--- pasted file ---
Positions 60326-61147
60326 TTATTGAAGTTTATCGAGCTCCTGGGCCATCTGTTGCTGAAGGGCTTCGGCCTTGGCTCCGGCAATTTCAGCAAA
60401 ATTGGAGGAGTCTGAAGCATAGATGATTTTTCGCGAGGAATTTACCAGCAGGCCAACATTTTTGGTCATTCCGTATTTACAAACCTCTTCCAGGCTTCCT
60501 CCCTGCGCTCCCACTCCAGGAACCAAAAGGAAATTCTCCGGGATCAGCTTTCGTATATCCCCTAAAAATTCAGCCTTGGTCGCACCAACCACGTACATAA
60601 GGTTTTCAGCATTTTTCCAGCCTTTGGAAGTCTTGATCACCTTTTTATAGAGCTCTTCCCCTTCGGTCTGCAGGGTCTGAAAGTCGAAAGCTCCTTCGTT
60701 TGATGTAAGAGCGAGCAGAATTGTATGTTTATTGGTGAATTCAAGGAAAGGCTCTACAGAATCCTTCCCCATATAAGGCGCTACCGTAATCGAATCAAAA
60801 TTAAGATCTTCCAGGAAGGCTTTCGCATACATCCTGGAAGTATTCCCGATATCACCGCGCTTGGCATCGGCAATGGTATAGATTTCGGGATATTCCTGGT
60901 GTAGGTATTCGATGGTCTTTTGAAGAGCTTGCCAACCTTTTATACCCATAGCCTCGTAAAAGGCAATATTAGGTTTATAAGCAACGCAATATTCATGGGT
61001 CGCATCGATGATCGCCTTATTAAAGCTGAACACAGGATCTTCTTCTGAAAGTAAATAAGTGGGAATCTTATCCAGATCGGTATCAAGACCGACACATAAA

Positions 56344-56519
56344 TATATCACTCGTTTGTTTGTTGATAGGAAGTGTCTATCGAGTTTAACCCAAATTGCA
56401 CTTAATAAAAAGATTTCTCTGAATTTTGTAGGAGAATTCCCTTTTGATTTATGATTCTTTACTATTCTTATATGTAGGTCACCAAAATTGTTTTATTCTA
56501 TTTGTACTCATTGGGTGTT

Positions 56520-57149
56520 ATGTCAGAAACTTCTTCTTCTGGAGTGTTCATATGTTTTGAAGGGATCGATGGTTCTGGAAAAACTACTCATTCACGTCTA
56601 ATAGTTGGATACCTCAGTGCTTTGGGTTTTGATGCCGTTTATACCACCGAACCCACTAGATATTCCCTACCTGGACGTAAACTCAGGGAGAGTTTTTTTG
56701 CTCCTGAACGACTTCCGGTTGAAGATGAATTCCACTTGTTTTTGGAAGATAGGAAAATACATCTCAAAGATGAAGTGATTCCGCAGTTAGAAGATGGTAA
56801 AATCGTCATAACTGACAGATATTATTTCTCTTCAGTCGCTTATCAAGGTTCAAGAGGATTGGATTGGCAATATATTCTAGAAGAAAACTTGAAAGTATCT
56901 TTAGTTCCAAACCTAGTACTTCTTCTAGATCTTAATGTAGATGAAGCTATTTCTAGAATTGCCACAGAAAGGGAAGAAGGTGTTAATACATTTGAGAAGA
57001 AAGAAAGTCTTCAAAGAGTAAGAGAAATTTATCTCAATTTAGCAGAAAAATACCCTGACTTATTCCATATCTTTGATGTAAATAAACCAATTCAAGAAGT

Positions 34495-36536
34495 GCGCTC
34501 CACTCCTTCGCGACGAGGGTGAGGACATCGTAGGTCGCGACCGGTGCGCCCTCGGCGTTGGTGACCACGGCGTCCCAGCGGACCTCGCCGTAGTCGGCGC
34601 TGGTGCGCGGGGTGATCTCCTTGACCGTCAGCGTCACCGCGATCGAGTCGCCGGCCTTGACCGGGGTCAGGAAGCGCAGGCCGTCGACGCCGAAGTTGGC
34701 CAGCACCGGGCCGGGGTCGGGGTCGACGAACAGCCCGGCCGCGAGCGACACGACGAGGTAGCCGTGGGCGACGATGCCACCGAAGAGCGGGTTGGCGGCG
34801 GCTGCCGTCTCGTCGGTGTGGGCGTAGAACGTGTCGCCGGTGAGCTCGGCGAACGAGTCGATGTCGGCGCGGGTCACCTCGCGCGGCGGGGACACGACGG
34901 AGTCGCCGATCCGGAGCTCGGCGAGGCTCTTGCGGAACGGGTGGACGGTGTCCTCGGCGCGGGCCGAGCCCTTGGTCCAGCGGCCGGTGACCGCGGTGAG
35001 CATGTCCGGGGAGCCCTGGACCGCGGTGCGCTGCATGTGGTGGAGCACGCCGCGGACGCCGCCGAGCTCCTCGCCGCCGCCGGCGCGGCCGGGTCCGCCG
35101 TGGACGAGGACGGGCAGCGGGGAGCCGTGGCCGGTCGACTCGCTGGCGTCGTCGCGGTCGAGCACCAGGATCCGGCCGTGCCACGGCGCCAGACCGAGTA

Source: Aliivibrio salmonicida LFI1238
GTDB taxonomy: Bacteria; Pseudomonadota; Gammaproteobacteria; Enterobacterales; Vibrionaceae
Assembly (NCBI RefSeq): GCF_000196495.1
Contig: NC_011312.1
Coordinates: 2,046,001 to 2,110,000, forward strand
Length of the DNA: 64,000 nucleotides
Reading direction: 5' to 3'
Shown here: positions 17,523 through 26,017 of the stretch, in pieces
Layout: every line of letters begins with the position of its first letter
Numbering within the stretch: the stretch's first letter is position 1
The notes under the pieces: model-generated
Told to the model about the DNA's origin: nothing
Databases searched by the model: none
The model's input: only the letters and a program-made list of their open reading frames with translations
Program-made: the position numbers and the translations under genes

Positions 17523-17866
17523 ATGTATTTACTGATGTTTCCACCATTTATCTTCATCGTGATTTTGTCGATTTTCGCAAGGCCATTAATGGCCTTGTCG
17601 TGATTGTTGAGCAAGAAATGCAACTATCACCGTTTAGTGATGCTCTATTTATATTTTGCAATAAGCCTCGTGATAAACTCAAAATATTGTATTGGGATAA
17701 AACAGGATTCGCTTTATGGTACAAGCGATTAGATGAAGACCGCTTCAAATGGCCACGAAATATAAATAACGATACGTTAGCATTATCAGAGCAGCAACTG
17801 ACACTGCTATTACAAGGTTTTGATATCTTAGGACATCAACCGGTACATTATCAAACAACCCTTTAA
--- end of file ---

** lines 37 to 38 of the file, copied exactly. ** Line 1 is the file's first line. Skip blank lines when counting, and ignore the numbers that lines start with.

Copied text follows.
Shown here: positions 17,523 through 26,017 of the stretch, in pieces
Layout: every line of letters begins with the position of its first letter